How corporations threaten your privacy

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How corporations threaten your privacy

Illustration by Hannah Paul

Illustration by Hannah Paul

Illustration by Hannah Paul

Illustration by Hannah Paul

Claire Maurer, Columnist

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Throwing caution to the wind regarding personal privacy seems to be common reaction of many to that fact that any reality of privacy seems far from our grasp. I’ve heard this when people claim to have given up on privacy, as though the responsibility of protecting privacy is too much work. It appears increasingly true that only the paranoid will remain with any privacy going forward, but everyone should not have to be paranoid about their privacy to have any.

Nearly every privacy article you read will conclude that it is in your hands as an individual to protect your own privacy. They’re right; you must be smart about how to protect your privacy. However, the bigger question is how is your data being used for control, surveillance and law enforcement in ways you are not aware of. 

Our definition and value for privacy have become increasingly questioned over the past several years. A recent controversial tech startup Clearview AI was once a little known app that developed a facial recognition software marketed to law enforcement. The app allows photos to be uploaded, say from security cameras, and matches it to faces in photos existing across the internet. While the company will likely go down in several legal battles, it has brought to the forefront how critical it is to take legislative action to ensure privacy law is passed in the interest of the user, not just the tech industry.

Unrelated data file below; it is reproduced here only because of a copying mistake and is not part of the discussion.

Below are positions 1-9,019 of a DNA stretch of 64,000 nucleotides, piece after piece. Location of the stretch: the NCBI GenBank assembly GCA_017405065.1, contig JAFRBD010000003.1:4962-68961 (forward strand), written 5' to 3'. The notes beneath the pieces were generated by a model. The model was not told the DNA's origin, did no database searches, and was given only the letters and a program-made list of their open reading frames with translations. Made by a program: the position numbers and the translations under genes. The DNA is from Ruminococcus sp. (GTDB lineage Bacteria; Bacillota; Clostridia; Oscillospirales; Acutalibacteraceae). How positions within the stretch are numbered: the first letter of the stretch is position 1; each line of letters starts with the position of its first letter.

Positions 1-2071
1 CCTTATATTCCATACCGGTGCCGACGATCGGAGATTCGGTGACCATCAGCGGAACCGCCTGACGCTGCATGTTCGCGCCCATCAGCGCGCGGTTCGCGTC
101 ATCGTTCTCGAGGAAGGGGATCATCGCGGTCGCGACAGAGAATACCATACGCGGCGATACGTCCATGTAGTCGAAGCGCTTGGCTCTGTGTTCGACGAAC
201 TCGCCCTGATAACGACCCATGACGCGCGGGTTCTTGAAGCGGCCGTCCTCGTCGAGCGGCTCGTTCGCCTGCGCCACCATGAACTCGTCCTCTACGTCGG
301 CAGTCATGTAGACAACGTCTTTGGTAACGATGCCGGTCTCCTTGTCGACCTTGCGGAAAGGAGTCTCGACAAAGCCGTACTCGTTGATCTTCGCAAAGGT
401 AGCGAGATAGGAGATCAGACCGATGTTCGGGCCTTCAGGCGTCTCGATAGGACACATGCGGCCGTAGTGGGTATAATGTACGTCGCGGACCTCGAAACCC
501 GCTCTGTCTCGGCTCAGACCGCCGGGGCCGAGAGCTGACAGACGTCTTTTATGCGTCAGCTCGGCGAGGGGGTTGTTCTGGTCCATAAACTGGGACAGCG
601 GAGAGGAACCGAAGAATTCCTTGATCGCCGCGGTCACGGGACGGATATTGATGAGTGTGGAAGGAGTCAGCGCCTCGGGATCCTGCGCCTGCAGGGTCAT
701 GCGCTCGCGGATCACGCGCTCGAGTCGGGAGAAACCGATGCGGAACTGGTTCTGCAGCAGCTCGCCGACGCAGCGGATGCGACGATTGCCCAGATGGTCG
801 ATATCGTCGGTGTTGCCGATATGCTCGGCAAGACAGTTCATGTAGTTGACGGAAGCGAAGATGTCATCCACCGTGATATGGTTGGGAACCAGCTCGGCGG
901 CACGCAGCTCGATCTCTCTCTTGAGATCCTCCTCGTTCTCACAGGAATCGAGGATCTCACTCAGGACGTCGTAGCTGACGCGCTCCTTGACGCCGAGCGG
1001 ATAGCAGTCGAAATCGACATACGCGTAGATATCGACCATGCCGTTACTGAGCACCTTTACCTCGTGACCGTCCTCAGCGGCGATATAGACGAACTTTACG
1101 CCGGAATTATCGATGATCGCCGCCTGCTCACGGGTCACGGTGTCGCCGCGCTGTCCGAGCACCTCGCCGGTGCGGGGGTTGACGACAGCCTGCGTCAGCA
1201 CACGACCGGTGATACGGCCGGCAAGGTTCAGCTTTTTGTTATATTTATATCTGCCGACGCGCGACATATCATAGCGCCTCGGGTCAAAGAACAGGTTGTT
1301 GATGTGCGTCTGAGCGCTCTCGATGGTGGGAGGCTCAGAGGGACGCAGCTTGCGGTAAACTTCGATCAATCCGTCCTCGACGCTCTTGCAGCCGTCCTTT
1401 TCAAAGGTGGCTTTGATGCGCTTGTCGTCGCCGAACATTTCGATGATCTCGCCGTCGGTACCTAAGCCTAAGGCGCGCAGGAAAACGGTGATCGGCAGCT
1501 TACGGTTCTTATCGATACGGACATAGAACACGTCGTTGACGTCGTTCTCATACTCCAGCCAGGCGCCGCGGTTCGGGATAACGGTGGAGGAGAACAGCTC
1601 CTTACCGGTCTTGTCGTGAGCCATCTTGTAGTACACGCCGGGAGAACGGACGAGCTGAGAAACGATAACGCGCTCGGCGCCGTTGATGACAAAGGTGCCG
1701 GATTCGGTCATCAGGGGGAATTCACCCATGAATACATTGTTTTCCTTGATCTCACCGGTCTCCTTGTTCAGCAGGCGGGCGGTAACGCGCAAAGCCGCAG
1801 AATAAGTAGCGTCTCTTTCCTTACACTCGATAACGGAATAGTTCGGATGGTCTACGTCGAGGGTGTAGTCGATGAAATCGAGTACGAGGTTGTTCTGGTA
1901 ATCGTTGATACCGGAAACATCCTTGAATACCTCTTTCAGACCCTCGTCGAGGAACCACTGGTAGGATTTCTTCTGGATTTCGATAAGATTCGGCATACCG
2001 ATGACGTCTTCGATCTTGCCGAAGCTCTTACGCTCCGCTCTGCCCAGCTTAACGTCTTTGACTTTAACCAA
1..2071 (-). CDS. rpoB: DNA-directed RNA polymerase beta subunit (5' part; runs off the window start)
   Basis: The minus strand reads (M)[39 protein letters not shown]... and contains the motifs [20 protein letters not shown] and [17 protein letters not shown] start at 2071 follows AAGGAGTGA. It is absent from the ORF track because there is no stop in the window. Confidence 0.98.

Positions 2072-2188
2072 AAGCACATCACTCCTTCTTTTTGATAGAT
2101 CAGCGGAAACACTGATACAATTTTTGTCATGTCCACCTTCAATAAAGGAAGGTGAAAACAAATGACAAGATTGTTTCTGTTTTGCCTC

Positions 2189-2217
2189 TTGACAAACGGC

Tech lobbying is currently driving national legislation to be drafted. Additionally, lawmakers often distrust experts in the field of internet security or simply do not understand how to regulate the massive trove of data we have created. Because of this lack of trust and understanding, Congress is very behind on regulating how far companies and the police can go in using technology to invade people’s privacy. This has left privacy regulation in the hands of judges and state legislatures, if it is regulated at all. 

We participate in politics, dating, writing, reading, calling, banking, shopping and endless other things online, all of which add to data on our behavior. The government and private entities can legally access highly intelligent surveillance technologies easily and at a low cost, through all the data that we willingly give up. This shows the potential for a highly sophisticated, entirely legal surveillance state. 

We must identify what privacy should be and how to protect it. Since many of the biggest American tech companies started nearly twenty years ago, they have had no regulation. It’s about time the law provides guardrails of privacy going forward. Companies such as Clearview AI make it clear that we need to care about privacy, not just for our own security, but for the preservation of our social and political systems.